Later, after she married the King, she became involved with Thomas Culpepper. Again, Ms Worsley made an interesting point. Thomas was not only a known womanizer, but the King had previously pardoned him when he raped someone and then murdered someone else who had tried to stop him. He was dangerous and a sexual predator, who also seemed to be one of the King’s favorites.
Though there is a surviving love letter in her hand written to Thomas, it was of Ms Worsley’s opinion that one could read it as placating to him in hopes he’d remain quiet and amiable. Another historian I heard once suggest it can also be read as just a very close friendship; foolish though it was to write such things down.
I guess we’ll never know for sure how that particular relationship went, but the facts seem to point at the likelihood that she would have been extremely vulnerable to his advances, especially if he were in anyway using intimidation or force.
To put a more modern lens on it – there is a likelihood that she developed a dissociation and/or flippancy towards sex having been put in the situations she had been at such a young age. She would have been an easier target than another Queen who had not been molested and abused. It may very likely have been that she would have a difficult time saying no. However, Culpepper said in his confession he had lusted after her, but never acted on his lust – and he believed she lusted after him too. That did not help his case, and it may not have been the truth (a partial truth hoping for mercy; knowing that admitting it in full would definitely mean death.)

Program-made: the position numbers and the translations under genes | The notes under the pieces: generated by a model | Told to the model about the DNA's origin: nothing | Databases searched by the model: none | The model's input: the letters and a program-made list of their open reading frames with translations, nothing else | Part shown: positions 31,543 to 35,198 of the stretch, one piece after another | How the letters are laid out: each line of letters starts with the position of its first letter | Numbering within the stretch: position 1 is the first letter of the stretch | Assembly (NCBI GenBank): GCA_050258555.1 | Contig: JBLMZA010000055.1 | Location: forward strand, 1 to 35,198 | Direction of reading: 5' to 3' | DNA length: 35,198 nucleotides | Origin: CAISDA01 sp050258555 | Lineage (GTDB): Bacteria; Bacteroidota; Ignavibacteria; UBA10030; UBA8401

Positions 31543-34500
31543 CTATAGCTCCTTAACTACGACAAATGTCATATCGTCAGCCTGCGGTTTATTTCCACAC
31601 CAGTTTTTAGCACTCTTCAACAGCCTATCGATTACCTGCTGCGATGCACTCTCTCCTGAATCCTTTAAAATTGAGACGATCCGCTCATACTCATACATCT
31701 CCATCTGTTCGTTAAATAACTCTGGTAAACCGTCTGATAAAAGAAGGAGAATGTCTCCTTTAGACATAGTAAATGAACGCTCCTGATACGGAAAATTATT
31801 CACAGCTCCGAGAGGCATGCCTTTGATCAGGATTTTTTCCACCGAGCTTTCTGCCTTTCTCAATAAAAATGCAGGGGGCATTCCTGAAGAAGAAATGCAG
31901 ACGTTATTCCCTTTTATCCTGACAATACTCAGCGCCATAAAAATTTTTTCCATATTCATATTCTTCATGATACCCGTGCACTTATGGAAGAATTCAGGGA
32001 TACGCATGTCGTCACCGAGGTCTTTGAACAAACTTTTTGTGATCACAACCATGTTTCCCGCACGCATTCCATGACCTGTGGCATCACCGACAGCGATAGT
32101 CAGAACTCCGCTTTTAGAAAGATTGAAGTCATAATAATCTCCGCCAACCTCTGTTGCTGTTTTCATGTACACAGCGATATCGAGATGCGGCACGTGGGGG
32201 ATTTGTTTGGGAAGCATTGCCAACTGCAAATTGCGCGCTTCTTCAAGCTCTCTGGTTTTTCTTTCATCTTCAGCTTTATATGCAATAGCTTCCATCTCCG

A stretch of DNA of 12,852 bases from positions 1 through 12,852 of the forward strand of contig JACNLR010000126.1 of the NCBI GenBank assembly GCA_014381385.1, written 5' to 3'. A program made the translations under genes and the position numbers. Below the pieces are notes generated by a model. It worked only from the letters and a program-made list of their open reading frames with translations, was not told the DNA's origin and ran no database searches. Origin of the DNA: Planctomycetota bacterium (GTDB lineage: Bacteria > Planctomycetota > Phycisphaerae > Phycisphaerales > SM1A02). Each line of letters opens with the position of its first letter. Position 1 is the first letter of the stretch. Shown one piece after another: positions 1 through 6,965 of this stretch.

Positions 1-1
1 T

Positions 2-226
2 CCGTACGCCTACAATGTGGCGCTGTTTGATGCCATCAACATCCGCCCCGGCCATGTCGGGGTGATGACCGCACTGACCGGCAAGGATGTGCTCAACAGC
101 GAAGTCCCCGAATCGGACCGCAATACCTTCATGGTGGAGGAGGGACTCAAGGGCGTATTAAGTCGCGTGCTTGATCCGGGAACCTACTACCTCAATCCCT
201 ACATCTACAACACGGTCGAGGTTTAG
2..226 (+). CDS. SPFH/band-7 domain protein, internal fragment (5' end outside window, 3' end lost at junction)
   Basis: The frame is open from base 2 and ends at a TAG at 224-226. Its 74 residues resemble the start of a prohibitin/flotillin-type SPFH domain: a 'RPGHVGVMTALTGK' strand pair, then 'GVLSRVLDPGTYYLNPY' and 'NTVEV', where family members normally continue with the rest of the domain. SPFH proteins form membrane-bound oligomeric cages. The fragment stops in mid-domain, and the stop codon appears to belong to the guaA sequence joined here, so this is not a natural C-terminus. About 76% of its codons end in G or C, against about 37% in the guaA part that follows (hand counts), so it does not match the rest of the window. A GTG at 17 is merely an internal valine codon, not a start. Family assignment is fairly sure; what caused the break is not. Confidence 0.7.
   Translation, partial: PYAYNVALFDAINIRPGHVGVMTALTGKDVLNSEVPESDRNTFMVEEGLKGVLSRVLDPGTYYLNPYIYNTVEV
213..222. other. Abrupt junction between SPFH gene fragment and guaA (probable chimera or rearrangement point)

When she was arrested and questioned, she told the truth about her past. She admitted to being involved in a sexual nature with these men. She begged for mercy – which she did not get in the end, obviously. Henry was merciful in the beginning when it appeared it was all in her past, it all broke down when the allegations of indecency after she got married came about.
In the end, she announced that the punishment was worthy and just. “I have committed many sins against God from my youth upwards,” she said. Indicating that she took fault with herself for what happened to her as a child.
That hit me in the gut, you guys. That really hit me in the gut. I know I have struggled with guilt and shame stemming from my abusive boyfriend who I got together with at *gasp* 13… Same approx. age as Catherine was, at least with the one relationship. I also know that my experiences with him caused me to become disassociated and easily pliable when it came to men wanting sexual favors from me – even more so if they displayed any sort of aggressive behavior.
Supposedly there are other historians that have written about Catherine with sympathy, I think I’m going to have to delve back into this subject more when I have time. In the meantime, if you are interested, I’d say check out the series I mentioned. Ms Worsley did a really good job at explaining nuances of life at court/with Henry I hadn’t thought about before; which affected how his wives lived their lives, and died.